Adult Doe/Buck ~ Starting @ $250
Pet Quality Does ~ $225 ( no pedigree info )
Please add $25 extra for dis-budding...
Our prices will depend on Quality, conformation, coat colors, patterns & eye colors...
ALL Prices are subject to change without notice...
We have a variety of colors & Patterns, TRI-COLOR, MOON SPOTTED, PEACOCK PATTERN, & Blue/Silver along with the beautiful blue, brown, amber & gold-eyes. Also offer polled, horned or dis-budded...We have many quality genetics to choose from...
We require a 50% deposit of the full purchase price to hold any animal..
We must receive 100% of the full purchase price to wether a buck, or dis-bud a kid..
All kids prices include their first set of CD/T (2) vaccinations, deworming, hoof trimming, and castration if requested or required...
Only Breeding quality Doelings and Bucklings will be registered. We will provide info for your Wethered/Neutered male to be registered upon your request, or we can register him for you for the additional registration fee...We do not provide lineage info for Pet Quality Doelings...
Whispering acres is in no way responsible for the cancel of a sale that the buyer did not take the time to research regulations for interstate, out of state, or out of country travels. (Deposit is 100% non-refundable if buyer cancels sale).
Buyer is responsible to do their own research as to travel/import/export terms before purchase of animal/s.
We now accept PayPal for an additional fee of (Usually 3-5%), depending upon what PayPal charges me...The final purchase price will reflect the fee... The address is [email protected]...
( Click Button Below to Link to PayPal )
Please read the following to find out just a little about this absolutely amazing & wonderful breed of goats..
Myotonia is the condition that causes Fainting goats to stiffen and/or fall over when startled. The condition is caused by a combination of recessive genes. Fainting goats can show varying degrees of myotonia. When startled some will fall to the ground with their entire bodies perfectly stiff and rigid.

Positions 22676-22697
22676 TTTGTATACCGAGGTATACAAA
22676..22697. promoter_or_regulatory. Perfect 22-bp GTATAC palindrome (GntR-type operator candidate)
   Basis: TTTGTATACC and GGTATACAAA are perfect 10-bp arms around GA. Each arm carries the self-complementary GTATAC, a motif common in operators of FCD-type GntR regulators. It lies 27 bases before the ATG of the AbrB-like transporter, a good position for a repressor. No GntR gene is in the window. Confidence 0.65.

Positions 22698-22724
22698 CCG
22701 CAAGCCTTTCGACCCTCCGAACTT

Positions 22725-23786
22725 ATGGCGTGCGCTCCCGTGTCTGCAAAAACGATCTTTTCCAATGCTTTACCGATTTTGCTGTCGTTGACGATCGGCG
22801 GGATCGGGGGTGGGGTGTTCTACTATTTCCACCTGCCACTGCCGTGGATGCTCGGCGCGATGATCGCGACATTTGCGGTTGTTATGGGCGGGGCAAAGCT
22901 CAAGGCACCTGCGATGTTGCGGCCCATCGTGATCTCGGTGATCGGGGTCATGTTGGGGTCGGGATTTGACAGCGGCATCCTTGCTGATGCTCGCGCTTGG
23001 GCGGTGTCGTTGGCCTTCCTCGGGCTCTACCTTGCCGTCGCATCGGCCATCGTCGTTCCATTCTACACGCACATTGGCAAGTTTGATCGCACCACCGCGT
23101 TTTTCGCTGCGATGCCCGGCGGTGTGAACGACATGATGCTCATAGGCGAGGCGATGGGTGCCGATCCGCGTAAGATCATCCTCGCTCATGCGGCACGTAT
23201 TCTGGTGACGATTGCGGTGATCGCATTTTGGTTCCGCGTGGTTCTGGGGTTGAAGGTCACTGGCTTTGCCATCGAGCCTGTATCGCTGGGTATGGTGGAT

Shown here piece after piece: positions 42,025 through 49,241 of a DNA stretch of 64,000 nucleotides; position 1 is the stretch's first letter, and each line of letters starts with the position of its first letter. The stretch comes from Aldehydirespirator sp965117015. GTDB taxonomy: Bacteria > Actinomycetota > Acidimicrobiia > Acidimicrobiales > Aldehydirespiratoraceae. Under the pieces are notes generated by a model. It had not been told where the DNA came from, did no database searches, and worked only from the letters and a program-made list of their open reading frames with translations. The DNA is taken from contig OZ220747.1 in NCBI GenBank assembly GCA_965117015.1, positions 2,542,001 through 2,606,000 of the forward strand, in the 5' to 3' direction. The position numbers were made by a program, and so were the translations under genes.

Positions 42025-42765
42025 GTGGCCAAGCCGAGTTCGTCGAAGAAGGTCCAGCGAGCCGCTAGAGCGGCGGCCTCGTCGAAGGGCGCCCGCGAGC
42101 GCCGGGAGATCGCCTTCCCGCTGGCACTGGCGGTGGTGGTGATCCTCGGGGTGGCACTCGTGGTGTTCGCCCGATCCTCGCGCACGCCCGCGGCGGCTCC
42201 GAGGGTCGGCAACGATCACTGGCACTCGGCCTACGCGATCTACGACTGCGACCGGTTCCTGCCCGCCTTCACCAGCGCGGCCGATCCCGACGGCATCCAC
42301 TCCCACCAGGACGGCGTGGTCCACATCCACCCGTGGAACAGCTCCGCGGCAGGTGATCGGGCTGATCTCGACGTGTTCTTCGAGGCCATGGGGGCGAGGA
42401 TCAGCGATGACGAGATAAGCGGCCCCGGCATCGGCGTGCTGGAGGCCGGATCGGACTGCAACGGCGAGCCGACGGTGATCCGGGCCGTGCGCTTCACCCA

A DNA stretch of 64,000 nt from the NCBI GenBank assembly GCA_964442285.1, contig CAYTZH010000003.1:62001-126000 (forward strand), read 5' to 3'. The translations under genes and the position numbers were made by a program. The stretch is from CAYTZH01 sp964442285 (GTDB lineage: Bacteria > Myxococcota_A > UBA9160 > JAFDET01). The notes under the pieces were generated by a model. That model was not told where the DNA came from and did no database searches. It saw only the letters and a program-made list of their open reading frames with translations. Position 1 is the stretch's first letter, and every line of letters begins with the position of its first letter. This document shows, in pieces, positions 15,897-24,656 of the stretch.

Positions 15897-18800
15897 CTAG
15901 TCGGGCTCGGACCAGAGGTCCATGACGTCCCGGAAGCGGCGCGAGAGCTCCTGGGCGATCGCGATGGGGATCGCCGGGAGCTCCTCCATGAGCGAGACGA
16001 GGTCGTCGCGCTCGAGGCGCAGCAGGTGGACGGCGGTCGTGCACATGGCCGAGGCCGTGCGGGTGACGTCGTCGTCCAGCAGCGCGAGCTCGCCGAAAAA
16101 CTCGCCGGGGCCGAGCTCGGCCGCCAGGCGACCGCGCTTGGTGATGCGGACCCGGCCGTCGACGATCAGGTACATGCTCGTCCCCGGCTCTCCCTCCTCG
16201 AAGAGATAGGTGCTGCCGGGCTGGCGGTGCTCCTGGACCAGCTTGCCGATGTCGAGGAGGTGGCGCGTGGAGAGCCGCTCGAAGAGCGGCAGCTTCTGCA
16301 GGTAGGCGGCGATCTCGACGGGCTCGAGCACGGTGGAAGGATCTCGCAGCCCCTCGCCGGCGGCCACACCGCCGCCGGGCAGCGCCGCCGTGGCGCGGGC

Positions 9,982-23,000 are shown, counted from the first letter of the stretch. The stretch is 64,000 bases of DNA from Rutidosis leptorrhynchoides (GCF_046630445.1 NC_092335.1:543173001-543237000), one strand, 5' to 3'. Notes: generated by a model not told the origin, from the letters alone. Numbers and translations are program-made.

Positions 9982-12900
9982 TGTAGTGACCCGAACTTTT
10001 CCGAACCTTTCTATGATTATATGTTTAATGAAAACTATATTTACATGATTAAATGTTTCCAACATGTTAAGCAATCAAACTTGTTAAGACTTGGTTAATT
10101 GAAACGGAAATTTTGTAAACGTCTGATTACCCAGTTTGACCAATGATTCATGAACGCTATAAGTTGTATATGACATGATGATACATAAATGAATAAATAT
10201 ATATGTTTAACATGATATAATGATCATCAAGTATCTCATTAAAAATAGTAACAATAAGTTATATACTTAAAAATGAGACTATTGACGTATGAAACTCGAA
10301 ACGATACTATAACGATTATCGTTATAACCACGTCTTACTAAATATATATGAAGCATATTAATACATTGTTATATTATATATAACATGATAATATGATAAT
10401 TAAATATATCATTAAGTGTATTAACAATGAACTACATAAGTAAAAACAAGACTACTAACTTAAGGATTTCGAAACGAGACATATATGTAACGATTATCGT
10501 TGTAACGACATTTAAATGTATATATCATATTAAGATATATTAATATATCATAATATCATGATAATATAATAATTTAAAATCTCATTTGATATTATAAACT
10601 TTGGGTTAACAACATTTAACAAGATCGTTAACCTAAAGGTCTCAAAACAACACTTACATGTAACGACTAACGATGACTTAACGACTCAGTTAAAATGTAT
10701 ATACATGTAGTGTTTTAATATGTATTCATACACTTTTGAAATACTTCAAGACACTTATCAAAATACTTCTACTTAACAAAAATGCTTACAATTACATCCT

Others will only stiffen in their limbs and not fall to the ground. The condition lasts for ten to fifteen seconds after which time the animal rises and walks off stiff, while still showing a noticeable degree of stiffness in their back limbs. After a short time the stiffness disappears and they walk and act like any other goat. This condition only affects their external muscles so while in a myotonic state the animals fully conscious and aware of its surroundings.
In no way does this condition affect their life span, and with proper care they will live just as long as any other breed of goats. Fainting goats usually have large, prominent eyes. Known as bug-eyed or pop-eyed. These terms are misleading, many have eyes which seem to protrude from their sockets, but most often it's the structure of the eye sockets themselves that produces this feature.
Their temperament is very laid back and gentle. They are easy kidders and excellent mothers. Fainting goats are easy to raise, easy to contain, can be a great meat animal, and are safe for children and neighbors. All colors combinations, patterns, and markings are available. Hair coats can vary from short to long, with many animals producing a noticeable amount of cashmere during the winter months.
The Myotonic goat is a distinct breed yet it has many synonyms for names, including Nervous Goats, Wooden-Leg Goats, ScareGoats, Fainting Goats, and Tennessee Fainting Goats. The breed is a multipurpose goat that has resulted from a variety of strains of goats that were originally from Tennessee (http://www.faintinggoat.com/).
When we first started looking for our goats, we were looking for ones that did not climb, were easily contained, and a hearty breed... Our Fainters are not climbers, they do not get out of there containment's, and best of all, they are a VERY HEARTY breed!! When we received our first two kids they did climb a little, but not like other goats. The older they got the less climbing they did.. They tend to stiffen up and tip over off from what ever it may be that they are trying to climb on..
Some say that when they get older they no-longer faint...This simply is not true...As they get used to their surroundings they faint less, or startle from less, but they do still faint when put in the right situation... Sometimes it's just the opposite. When they are young they do not faint well, and when they get older they are sometimes the best fainters!!! We've had the pleasure of having them both ways...
We as human-beings get scared or startled from things also.. When we get used to them, we no-longer are scared or startled from them... So it's simply the same for them, put them in a new situation, they will faint, or startle..
I personally feel sorry for my fainters when they faint, so I DO NOT like making my goats faint for anyone...
I couldn't imagine not being able to move, when all of my instincts are telling me to, "RUN"!!!